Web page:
Maine leads the country in modular homebuilding.
For many Maine homeowners, the best presents come in the biggest packages. Watch Route 1 for any length of time, and you'll almost certainly spy a convoy of trucks, each adorned with "wide load" signs, as the fourteen-foot-wide pieces of another Maine house make their way toward becoming a home. These prefabricated sections, or modular units, are built in a factory and then installed on a foundation and secured to each other using lag bolts or screws - and they're appearing in record numbers in the Pine Tree State. More and more Mainers are discovering that just because a house arrives on a trailer doesn't mean it's a mobile home. Instead, it is more likely to be a five-bedroom colonial with two dormers and a cupola, a three-bedroom New Englander with granite countertops and radiant-floor heat, or a sprawling ranch with an attached horse barn.
Today Maine leads the country in modular homebuilding, with about 15 percent of all new homes using the prefab technology - twice the number found elsewhere in New England and far above the 3 percent of new homes nationwide that are modular, according to the National Modular Housing Council. "Maine has the highest percentage as far as I know nationally," remarks Thayer Long, the council's executive director. "Even though the modular housing industry follows the housing trends nationally and has seen a decline this year, the decline has been less severe and so the industry is actually grabbing market share." The 1,190 modular homes that the Maine Manufactured Housing Board reports were built in Maine during 2006 was a slight decline from the high of 1,623 set the previous year but still represents a sizeable percentage of the 38,500 modular homes built nationwide in 2006. (The number of new single-family homes, including mobile homes, also dropped, from 8,323 to 7,946, according to the Maine State Housing Authority.)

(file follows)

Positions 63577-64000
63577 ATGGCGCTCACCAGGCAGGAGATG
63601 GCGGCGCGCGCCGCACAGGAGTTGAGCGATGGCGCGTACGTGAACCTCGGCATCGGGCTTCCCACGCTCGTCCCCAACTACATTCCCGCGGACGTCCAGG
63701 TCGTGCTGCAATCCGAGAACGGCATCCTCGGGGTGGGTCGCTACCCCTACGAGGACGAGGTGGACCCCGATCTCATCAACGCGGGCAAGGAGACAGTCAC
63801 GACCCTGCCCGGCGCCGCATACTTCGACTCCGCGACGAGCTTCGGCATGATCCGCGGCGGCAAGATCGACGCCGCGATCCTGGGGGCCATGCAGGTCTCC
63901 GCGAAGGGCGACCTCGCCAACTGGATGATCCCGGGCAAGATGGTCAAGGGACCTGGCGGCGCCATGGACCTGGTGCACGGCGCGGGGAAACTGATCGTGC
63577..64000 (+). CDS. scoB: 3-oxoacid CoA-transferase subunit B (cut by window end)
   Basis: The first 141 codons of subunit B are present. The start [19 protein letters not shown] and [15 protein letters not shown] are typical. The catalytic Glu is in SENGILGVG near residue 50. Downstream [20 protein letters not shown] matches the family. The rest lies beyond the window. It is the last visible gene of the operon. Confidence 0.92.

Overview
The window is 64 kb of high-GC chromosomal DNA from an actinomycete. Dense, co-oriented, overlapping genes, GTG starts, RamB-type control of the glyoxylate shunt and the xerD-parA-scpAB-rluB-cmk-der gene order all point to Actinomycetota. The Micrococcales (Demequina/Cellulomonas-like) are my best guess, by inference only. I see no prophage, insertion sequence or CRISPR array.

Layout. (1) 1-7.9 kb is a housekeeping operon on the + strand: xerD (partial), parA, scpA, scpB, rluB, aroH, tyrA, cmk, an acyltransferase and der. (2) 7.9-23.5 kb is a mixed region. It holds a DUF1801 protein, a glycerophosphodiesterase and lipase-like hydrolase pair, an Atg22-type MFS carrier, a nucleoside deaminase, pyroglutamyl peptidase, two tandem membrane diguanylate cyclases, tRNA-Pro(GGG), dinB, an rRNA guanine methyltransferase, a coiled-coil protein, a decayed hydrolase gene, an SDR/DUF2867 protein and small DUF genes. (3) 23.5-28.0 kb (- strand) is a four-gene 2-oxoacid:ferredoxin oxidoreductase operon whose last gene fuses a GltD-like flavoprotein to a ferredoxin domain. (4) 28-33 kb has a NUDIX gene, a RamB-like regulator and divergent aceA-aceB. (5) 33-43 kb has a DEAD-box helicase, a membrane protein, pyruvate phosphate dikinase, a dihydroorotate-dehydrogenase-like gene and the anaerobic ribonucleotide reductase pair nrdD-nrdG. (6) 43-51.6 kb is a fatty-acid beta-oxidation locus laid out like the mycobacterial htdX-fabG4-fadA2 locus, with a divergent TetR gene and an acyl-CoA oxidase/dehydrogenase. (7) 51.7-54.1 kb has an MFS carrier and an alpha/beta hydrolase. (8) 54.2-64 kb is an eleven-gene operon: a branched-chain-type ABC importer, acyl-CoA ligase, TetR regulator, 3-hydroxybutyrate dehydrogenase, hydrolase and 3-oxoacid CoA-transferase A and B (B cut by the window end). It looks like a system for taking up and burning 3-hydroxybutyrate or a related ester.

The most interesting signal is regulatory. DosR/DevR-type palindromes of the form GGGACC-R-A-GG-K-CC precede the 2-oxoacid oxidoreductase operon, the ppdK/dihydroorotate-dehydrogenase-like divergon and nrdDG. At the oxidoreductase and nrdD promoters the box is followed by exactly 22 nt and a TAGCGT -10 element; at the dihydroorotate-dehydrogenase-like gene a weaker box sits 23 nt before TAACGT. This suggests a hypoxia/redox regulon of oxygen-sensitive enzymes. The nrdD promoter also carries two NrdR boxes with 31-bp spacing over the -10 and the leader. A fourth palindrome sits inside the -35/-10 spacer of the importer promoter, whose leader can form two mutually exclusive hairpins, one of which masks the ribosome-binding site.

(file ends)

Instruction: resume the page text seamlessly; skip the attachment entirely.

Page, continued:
This spectacular popularity is being fueled by several factors: an acceptance of the quality and versatility of modular technology; a realization that a prefab home can be erected in weeks instead of months or years, an important consideration given Maine's short building season; and the simple economics that modular homes can represent a savings of 15 percent or more over conventional stick-built construction.
"Modular houses are just another option for people, one that gives them the ability to get into a house that they otherwise would never be able to get into and start building equity," explains Alex Cohen, a Realtor in Camden. "Like anything, you can have a really poorly built stick house or you can have a great one, and the same is true for modulars. But people understand that modular homes give them more bang for their buck, and they can usually get more home for less money."
Even architects, who might be expected to see such pre-designed homes as competition, are recognizing their potential. Carol Wilson [Down East, May 2007], a noted Falmouth architect, designed a home for herself using modular units to prove that premanufactured does not have to mean uninspired or boring (the home won an award from the American Institute of Architects). And Rob Whitten, a prominent Portland architect, says that while he has not yet had one of his upscale clients request modular construction, he is intrigued by the possibilities. "As they're manufactured in a factory setting, they could be greener by using more post-consumer products, and be more efficient," Whitten remarks. "However, the net result sometimes is not so green because you're spending a lot of time driving the units to the site."